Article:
Tuesday, August 19, 2008

Big Truck Day 2008

Big Truck Day is possibly the second coolest event of the summer (next to the Oregon Country Fair, of course) for Max. It's a free event that takes place at a community center in Beaverton. They have every truck you can imagine, and the kids can climb into them, "drive", and honk the horns. There is everything from semi-trucks to street sweepers and school busses. Unfortunately it was 100 degrees this year, but we went early and max had a great time nonetheless.

Our first stop was the snow plow.
Max was unsure of the horn (they were loud!) but once he did pull the chain he got a great big grin on his face.
On the back of the snowplow was a sand distributor. Ron explained to Max how it works, and Max was just enthralled. The bulldozer was big! Ron and Max are making their Incredible Hulk fists.
The back of the ambulance

This tractor was one of Max's favorites. He loved the big tires.

Didn't I say they had EVERY truck?
We're looking forward to next year, and hopefully it won't be as hot!

Tuesday, August 12, 2008

Summer Fun

I have a bunch of great photos I've been meaning to post, so here's a catch up of some of our summer.

Good times at the Oregon Country Fair. It's unlike any fair you've been to, it's truly a magical place! This was our 3rd year, but the first one where Max could enjoy the shows. He also had a great time camping and sharing his wagon with his buddies.

Fourth of July neighborhood parade.
Fun at the Wilsonville water park.
A visit from the cousins.

We had a great visit with Amy and Hal and their son Indigo. They have a nice backyard where the boys could run around and play.
Bath time kisses
We have found some great garage sale finds, including a new tricycle and his now coveted rollerskates. He even uses them at the same time.

Friday, August 08, 2008

The Value of a Good Tantrum

This was written by Juli Idleman, it came across on an Unconditional Parenting group that I am a part of. I like it so much, thought I would share!

The Value of a Good Tantrum

Last weekend, somewhere between the collards and the spinach, the peaceful plodding of putting in our Fall garden went wrong and I got really grumpy with my husband, Tom. One minute we were chatting over seedlings and the next I was feeling wronged and misunderstood. After some less than helpful squabbling, Tom, brilliant man that he is, took a deep breath, looked right at me, and said, "OK, tell me all of it."

"I hate it when you judge me!" I ranted and raved. I went on recounted inconveniences that were building steam in the back of my mind as resentments. Before I knew it, I was talking about the hard look in my mother's eyes when she deemed one of my childhood accomplishments beneath her notice. He was sitting right beside me handing me a Kleenex. And I was already starting to feel better.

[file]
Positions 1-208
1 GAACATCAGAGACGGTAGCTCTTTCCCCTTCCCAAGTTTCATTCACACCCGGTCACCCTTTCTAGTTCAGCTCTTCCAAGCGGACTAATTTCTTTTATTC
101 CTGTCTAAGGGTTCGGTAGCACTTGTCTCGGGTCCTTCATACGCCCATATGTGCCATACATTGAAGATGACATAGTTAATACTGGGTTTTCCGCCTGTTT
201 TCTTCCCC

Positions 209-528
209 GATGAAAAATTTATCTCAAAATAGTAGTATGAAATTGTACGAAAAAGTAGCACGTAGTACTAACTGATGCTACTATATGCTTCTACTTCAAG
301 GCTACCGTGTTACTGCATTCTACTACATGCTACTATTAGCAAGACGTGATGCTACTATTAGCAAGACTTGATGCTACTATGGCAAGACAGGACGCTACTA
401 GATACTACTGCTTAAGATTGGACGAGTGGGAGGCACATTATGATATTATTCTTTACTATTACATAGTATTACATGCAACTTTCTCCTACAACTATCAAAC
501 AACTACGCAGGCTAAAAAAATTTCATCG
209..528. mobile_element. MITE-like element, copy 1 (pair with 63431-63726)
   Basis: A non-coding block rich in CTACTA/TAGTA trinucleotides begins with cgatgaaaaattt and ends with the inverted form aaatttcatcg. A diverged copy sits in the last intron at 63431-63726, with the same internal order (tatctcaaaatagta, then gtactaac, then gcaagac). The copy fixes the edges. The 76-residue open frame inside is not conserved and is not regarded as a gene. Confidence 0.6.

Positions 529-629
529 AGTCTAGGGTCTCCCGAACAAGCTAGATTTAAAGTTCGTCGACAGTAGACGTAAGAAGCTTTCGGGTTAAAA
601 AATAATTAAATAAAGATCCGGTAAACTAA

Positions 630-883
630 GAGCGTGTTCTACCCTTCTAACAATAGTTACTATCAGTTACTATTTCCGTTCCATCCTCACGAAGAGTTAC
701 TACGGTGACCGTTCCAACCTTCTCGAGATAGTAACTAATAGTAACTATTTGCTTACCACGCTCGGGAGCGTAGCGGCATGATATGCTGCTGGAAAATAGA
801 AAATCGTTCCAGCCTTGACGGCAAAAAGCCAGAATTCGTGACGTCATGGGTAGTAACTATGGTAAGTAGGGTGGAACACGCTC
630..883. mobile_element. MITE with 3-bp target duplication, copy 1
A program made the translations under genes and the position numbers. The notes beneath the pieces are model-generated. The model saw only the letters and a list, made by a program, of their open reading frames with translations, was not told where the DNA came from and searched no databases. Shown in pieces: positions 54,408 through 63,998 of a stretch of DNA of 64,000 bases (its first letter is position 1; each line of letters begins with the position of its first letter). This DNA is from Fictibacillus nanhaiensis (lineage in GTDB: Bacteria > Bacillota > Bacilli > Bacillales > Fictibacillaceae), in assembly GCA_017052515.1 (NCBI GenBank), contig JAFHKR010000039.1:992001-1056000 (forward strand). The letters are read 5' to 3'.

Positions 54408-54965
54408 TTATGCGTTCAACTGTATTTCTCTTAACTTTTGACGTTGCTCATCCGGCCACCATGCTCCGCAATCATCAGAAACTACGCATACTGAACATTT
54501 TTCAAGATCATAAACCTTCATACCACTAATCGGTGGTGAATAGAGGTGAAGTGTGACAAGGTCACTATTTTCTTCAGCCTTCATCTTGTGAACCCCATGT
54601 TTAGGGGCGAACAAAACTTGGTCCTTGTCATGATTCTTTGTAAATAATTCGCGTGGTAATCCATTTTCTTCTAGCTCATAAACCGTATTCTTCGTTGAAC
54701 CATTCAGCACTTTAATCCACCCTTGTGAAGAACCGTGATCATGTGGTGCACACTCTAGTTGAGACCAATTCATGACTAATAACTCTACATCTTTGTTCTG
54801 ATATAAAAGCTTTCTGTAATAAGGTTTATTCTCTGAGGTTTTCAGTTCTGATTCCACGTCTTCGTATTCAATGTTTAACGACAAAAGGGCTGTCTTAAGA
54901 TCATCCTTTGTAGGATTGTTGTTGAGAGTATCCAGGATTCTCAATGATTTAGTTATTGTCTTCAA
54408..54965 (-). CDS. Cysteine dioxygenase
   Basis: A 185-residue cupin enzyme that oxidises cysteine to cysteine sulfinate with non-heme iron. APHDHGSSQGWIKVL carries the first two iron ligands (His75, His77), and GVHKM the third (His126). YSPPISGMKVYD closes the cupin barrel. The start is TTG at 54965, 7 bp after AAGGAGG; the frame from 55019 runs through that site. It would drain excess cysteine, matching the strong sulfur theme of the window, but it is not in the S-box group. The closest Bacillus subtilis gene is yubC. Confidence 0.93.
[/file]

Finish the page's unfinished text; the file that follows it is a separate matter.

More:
When I stepped into the garden half an hour before, I had had no idea all of that was brewing inside of me. If my husband hadn't stopped to pay attention and listen, I might not know it now. That gift of caring attention helped me release the feelings that were interfering with my ability to relate to Tom and feel connected and understood. I also learned some important things about myself while building a stronger sense of closeness in my marriage.

And this is exactly what children need when they have their tantrums. Whether you are four or forty, being human means having to deal with a lot of feelings, feelings that don't come with a time stamp. They can sneak up on you, just like Tom triggering memories of how small and insignificant I felt as a child under my mother's judgmental gaze. And we all, big and small, deserve the opportunity to share how we feel in a caring, thoughtful and non-judgmental space.

It saddens me when I hear parents proudly say they don't put up with tantrums and send their kids off to the solitary confinement of their rooms until they can behave "properly." I know they love their children, but what a lost opportunity to nurture and support them! That would be like my husband telling me, "I have no intention of loving all of you. I only want to see the parts that work for me."

We are social animals. We all need connection with others. And sometimes, when we are overwhelmed with feelings, relating "properly" gets hard to do. But opening your heart and your arms to the feelings that are overwhelming your child clears her mind, allows her to think and learn unhindered by emotional baggage and builds an essential level of trust and closeness in the relationship between you.

So, the next time your two year-old starts to fall apart in the grocery store, just imagine I am there with you, with one arm around your shoulders saying, "Wow! You're a lucky parent. What a great chance for you guys to get closer." Maybe that will help you take a deep breath, bend down, and say, "Tell me all of it."

--Juli Idleman

Monday, August 04, 2008

Muffin Tin Monday- Party!

This week there was a party theme for Muffin Tin Monday over at Sycamore Stirrings. I went with a build-a-car theme.
Bread cut into the shape of cars and trucks, peanut butter mixed with honey and flaxseed, and various foodstuff to decorate with. From top right to bottom- sesame sticks, sunflower seeds, dried green peas, strawberries (sliced in circles to use as wheels), smiley face cereal, circle crackers, more strawberries, and pretzel sticks.

I have to go to work, so I won't get to see him enjoy it. I will make sure my mom takes pictures and will upload them later!